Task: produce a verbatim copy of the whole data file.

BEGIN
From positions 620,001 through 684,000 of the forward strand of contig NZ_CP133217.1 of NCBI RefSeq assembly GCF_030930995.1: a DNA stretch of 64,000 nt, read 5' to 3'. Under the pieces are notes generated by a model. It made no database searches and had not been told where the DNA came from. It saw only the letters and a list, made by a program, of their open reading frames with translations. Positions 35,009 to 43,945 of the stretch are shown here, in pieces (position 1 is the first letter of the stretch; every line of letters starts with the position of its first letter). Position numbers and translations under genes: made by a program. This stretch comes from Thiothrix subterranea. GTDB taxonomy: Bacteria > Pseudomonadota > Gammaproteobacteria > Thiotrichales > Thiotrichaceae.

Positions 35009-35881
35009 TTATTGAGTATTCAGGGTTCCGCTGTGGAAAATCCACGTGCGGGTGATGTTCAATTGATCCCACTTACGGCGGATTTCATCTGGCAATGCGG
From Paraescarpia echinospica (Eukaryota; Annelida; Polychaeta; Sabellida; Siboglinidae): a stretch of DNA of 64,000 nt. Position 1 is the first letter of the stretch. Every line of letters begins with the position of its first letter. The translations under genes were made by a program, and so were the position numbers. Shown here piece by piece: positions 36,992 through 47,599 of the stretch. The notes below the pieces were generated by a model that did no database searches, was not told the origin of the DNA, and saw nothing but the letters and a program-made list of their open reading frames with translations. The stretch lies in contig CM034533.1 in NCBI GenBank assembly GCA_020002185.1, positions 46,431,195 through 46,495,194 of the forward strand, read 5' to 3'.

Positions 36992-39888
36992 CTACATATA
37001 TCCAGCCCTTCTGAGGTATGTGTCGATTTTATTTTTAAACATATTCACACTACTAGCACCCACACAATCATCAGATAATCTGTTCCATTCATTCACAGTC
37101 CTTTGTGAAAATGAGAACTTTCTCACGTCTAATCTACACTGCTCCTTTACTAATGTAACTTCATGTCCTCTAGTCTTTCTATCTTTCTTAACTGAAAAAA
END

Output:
From positions 620,001 through 684,000 of the forward strand of contig NZ_CP133217.1 of NCBI RefSeq assembly GCF_030930995.1: a DNA stretch of 64,000 nt, read 5' to 3'. Under the pieces are notes generated by a model. It made no database searches and had not been told where the DNA came from. It saw only the letters and a list, made by a program, of their open reading frames with translations. Positions 35,009 to 43,945 of the stretch are shown here, in pieces (position 1 is the first letter of the stretch; every line of letters starts with the position of its first letter). Position numbers and translations under genes: made by a program. This stretch comes from Thiothrix subterranea. GTDB taxonomy: Bacteria > Pseudomonadota > Gammaproteobacteria > Thiotrichales > Thiotrichaceae.

Positions 35009-35881
35009 TTATTGAGTATTCAGGGTTCCGCTGTGGAAAATCCACGTGCGGGTGATGTTCAATTGATCCCACTTACGGCGGATTTCATCTGGCAATGCGG
From Paraescarpia echinospica (Eukaryota; Annelida; Polychaeta; Sabellida; Siboglinidae): a stretch of DNA of 64,000 nt. Position 1 is the first letter of the stretch. Every line of letters begins with the position of its first letter. The translations under genes were made by a program, and so were the position numbers. Shown here piece by piece: positions 36,992 through 47,599 of the stretch. The notes below the pieces were generated by a model that did no database searches, was not told the origin of the DNA, and saw nothing but the letters and a program-made list of their open reading frames with translations. The stretch lies in contig CM034533.1 in NCBI GenBank assembly GCA_020002185.1, positions 46,431,195 through 46,495,194 of the forward strand, read 5' to 3'.

Positions 36992-39888
36992 CTACATATA
37001 TCCAGCCCTTCTGAGGTATGTGTCGATTTTATTTTTAAACATATTCACACTACTAGCACCCACACAATCATCAGATAATCTGTTCCATTCATTCACAGTC
37101 CTTTGTGAAAATGAGAACTTTCTCACGTCTAATCTACACTGCTCCTTTACTAATGTAACTTCATGTCCTCTAGTCTTTCTATCTTTCTTAACTGAAAAAA